Recovering Treg cells in pancreatic lymph nodes may restore insulin production in type I diabetics

Published on October 10, 2012 at 2:41 AM · No Comments

The key to restoring production of insulin in type I diabetic patients, previously known as juvenile diabetes, may be in recovering the population of protective cells known T regulatory cells in the lymph nodes at the "gates" of the pancreas, a new preclinical study published online October 8 in Cellular & Molecular Immunology by researchers in the Department of Bioscience Technologies at Thomas Jefferson University suggests.

Tatiana D. Zorina, M.D., Ph.D., an Assistant Professor in the Department of Bioscience Technologies, Jefferson School of Health Professions, and colleagues addressed a question of whether type I diabetic patients' own beta cells, which produce insulin, could recover/regenerate if protected from autoimmune cells. If successful, such an approach would promote the patient's own insulin production without need for its supplementation by insulin injections or beta cell transplantation from the cadaver organ donors.

Type 1 diabetes is usually diagnosed in children and young adults. As many as 3 million Americans have type 1 diabetes, and each year, more than 15,000 children and 15,000 adults are diagnosed in the United States. Type 1 diabetes is a disease that occurs as a result of destruction of beta cells producing insulin by autoimmune cells. The resulting lack of insulin, which is needed to metabolize/process the sugar, leads to increased levels of sugar in the blood and all clinical symptoms of type 1 diabetes. The only currently available therapies for type 1 diabetes patients are based on insulin provision (by different means).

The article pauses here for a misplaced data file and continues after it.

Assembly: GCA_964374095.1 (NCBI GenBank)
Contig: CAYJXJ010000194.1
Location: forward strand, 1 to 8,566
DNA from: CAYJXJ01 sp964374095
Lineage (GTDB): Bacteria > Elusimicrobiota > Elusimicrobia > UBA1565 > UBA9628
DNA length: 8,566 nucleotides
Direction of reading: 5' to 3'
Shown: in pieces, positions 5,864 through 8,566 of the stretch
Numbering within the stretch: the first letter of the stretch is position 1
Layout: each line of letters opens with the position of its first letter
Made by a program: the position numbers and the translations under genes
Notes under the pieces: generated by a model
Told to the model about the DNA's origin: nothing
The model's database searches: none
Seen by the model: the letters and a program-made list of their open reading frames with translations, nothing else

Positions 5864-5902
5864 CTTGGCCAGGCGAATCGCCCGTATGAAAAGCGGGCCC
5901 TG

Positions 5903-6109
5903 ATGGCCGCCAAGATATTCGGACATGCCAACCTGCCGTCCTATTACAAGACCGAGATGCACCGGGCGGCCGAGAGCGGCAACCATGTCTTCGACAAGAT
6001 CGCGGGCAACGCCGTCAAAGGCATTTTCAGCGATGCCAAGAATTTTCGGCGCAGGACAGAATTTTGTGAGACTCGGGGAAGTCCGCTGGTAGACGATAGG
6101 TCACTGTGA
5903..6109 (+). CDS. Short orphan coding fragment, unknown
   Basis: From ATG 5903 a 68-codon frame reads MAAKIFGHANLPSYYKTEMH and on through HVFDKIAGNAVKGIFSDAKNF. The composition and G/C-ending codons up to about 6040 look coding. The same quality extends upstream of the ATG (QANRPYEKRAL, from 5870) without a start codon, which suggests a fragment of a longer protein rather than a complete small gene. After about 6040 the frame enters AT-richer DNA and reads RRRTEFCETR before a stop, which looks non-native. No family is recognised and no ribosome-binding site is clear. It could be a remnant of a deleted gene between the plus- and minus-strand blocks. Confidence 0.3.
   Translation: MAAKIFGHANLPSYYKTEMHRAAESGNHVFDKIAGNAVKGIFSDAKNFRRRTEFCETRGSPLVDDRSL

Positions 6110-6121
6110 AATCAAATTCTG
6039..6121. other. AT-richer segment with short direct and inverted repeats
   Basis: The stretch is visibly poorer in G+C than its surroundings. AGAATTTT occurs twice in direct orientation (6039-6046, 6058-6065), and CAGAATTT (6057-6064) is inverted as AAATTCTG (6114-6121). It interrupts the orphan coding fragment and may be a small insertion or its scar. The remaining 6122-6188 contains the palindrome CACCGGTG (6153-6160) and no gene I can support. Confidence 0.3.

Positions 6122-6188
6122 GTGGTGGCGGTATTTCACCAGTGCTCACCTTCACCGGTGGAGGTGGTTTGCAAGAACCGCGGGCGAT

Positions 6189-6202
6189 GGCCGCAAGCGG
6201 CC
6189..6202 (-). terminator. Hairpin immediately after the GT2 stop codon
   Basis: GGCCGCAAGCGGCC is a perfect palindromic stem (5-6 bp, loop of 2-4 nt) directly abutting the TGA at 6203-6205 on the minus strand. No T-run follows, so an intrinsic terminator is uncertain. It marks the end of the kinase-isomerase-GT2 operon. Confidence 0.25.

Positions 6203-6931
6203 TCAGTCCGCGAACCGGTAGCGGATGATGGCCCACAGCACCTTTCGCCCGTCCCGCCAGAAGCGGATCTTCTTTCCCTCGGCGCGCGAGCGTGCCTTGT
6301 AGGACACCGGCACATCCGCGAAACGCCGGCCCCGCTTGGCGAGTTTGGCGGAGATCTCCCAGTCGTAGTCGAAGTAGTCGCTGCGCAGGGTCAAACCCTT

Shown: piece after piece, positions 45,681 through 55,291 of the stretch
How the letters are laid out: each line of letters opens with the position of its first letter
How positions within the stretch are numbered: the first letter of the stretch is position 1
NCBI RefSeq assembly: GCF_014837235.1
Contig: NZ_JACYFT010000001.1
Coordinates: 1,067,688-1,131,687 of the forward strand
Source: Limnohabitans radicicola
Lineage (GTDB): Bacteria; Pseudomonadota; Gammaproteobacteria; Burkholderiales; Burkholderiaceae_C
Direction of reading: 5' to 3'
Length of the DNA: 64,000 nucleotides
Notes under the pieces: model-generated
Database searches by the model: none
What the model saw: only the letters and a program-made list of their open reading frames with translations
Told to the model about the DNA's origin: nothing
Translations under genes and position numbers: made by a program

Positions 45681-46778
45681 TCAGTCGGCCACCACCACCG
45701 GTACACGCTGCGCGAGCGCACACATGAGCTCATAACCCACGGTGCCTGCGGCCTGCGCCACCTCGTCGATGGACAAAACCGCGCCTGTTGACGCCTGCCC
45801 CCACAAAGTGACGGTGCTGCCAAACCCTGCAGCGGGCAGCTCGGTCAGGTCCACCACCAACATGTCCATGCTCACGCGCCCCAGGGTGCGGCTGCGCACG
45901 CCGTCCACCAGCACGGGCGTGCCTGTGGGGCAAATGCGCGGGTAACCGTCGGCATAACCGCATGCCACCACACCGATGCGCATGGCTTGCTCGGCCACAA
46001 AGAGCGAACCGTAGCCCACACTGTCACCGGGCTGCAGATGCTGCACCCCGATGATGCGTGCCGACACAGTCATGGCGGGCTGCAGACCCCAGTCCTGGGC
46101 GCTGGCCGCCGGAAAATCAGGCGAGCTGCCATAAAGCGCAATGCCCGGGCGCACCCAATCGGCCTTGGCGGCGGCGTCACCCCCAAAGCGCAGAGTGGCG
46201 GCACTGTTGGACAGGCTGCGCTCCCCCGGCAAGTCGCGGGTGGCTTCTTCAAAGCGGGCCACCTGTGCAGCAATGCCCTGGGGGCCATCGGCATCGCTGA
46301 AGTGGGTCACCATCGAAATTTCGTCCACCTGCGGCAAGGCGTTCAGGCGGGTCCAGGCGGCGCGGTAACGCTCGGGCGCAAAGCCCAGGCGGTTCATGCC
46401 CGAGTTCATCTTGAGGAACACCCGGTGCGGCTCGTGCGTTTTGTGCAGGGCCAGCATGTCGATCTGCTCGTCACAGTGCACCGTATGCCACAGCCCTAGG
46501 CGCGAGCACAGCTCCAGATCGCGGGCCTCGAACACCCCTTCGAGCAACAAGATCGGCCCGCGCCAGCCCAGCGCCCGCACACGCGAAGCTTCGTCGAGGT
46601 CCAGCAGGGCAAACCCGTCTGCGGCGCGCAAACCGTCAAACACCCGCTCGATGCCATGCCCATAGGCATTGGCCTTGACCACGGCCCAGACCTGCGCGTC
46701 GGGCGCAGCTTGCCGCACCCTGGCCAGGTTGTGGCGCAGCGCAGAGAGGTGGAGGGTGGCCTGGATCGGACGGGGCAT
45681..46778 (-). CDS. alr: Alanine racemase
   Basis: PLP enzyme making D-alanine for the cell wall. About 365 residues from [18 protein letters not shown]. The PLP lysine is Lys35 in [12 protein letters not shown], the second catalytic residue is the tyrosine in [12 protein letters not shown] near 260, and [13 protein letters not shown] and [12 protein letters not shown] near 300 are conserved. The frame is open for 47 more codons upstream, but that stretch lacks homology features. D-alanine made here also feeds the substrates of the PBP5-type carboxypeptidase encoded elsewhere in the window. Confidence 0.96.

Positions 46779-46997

In healthy people, the autoimmune cells are also present, but insulin-producing beta cells (residing in the pancreas) are normally protected from their attack by the T regulatory cells, or Treg cells. Treg cells confront and disable the autoimmune cells in the pancreatic lymph nodes (which play a role of the gates of the pancreas) and thus protect beta cells in the pancreas from being destroyed.

It was shown in this study conducted by Dr. Zorina's group that in the mouse model of type 1 diabetes the Treg cells that normally play a role of the beta cells' "bodyguards" fail to accumulate in the pancreatic lymph nodes, and hence to protect beta cells from being destroyed by the autoimmune cells. The researchers found a therapeutic regiment that normalized the observed deficiency of the Treg cells in the pancreatic lymph nodes in diabetic mice.

As a result of this treatment, the animals were cured from diabetes: their beta cells re-grew (being protected from the autoimmune cells by the Treg cells) and they had normal blood sugar levels for the rest of their lives.

However, the therapy that was utilized to treat these mice was based on bone marrow transplantation, and this treatment cannot be used for diabetic people because of its serious complications. The objective of the next step of this study was to explore the mechanisms that were responsible for results observed in the mouse model for their future adaptation into a clinically safe therapeutic protocol.

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